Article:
Jamie Mathieson

Call 2014


Jamie regularly receives instructions in complex inquests, helping clients achieve their goals within the unique parameters of a Coroner’s inquest and often appearing alongside barristers of far higher levels of call.

He accepts instructions to appear for all kinds of Interested Person, and has represented bereaved families, NHS Trusts, GP surgeries, individual clinicians and healthcare professionals, police forces, social care providers, charitable organisations, providers of supported accommodation, and local government. He regularly acts in Article 2 inquests and in cases involving arguable neglect. He also accepts instructions to act as Counsel to the Inquest, and can apply his experience and expertise from the Deepcut inquests to support all Coroners in the management of major inquests. He works as part of the editorial panel of the Inquest Law Reports, and has provided training to multiple NHS Trusts on the inquest process.

Inquests & Inquiries

Admitted failings in Article 2 inquests needn’t be part of the Coroner’s conclusion
Read Jamie’s post on our UK Inquest Law Blog.

Geoff Gray Inquest – Deepcut Barracks : Coroner returns a conclusion of ‘suicide’
Bridget Dolan KC and  Jamie were instructed as Counsel to the Inquest in the fresh inquest into the death of Geoff Gray.
Click here for more information 

Experience & Expertise

Jamie is regularly instructed in inquests throughout England and Wales involving:

  • Potential medical negligence and cases involving concurrent or potential litigation;
  • The application of Article 2 ECHR;
  • Health and safety issues and potential criminal prosecution;
  • Deaths in care homes, including the deaths of residents subject to deprivation of liberty safeguards;
  • Suicides of patients under the care of mental health services;
  • Deaths in prison;
  • Deaths under Mental Health Act detention or following discharge;
  • Deaths involving alleged failings by state bodies, including admitted failings involving the application of Tainton;
  • Cases involving concurrent regulatory proceedings; and
  • Potential reports into the prevention of future deaths.

From 2015 – 2019, Jamie was led by Bridget Dolan KC as Counsel to the Inquest in each of the fresh Inquests into deaths at Deepcut Barracks in 1995 and 2001, investigating the circumstances of the deaths by gunshot wounds of Cheryl James (HH Judge Barker CBE QC, 2016), Sean Benton (HH Judge Rook QC, 2018) and Geoff Gray (HH Judge Rook QC, 2019). All three deaths took place amid allegedly widespread bullying and assault of army trainees.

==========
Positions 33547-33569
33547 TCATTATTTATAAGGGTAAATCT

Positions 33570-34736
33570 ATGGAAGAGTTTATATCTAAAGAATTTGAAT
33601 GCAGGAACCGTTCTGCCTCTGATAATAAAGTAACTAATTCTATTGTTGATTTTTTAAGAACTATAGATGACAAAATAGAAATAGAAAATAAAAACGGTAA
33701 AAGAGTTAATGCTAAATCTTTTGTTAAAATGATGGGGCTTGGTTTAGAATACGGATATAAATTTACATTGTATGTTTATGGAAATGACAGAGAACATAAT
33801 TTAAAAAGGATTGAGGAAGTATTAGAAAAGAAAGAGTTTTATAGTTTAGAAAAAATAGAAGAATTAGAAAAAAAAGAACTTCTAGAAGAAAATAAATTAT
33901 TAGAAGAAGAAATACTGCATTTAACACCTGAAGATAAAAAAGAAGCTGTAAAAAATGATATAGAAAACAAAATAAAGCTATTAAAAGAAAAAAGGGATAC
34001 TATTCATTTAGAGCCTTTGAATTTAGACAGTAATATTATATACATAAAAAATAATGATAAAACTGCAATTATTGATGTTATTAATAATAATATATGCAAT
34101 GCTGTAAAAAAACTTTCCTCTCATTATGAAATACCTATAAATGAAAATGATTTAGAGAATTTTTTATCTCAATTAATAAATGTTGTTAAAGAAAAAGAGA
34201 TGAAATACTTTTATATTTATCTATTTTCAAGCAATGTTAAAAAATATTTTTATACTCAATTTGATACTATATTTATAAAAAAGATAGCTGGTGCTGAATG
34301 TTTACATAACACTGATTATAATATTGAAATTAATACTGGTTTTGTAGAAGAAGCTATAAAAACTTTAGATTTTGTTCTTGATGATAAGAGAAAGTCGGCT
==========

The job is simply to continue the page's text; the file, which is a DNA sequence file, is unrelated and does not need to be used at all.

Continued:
Jamie was continually involved in all aspects of these major cases, each involving over 100 witnesses, thousands of pages of disclosure, and complex forensic evidence, all under the spotlight of intense media interest and speculation. He has experience, rare in his level of call, of high-profile Judge-led inquests, and of dealing with challenges such as: making arrangements for exhumation; disputed ballistics and pathology evidence; witnesses being based outside the jurisdiction; inquests involving investigation into potentially criminal conduct; and disputes over the admissibility of previous bad character.

Instructions on behalf of bereaved families, individual clinicians and other corporate bodies include:

On behalf of families:

  • LB [2023], a tragic case of a young woman who died from an apparent ‘cry for help’ overdose of prescribed medication, amid admitted delay by the ambulance service in reaching her and questions over the appropriateness of the medication being prescribed to her at all.
  • SS [2021], arising from the suicide of a middle-aged woman suffering from depression, shortly after discharge from hospital and handover between clinical teams. The Coroner made an exceptional ‘prevention of future death’ report to the GMC and NICE regarding an evident lack of understanding by clinicians of how hormone changes might have affected her during the menopause, raising issues at a national level of how women with mental health issues might be better supported.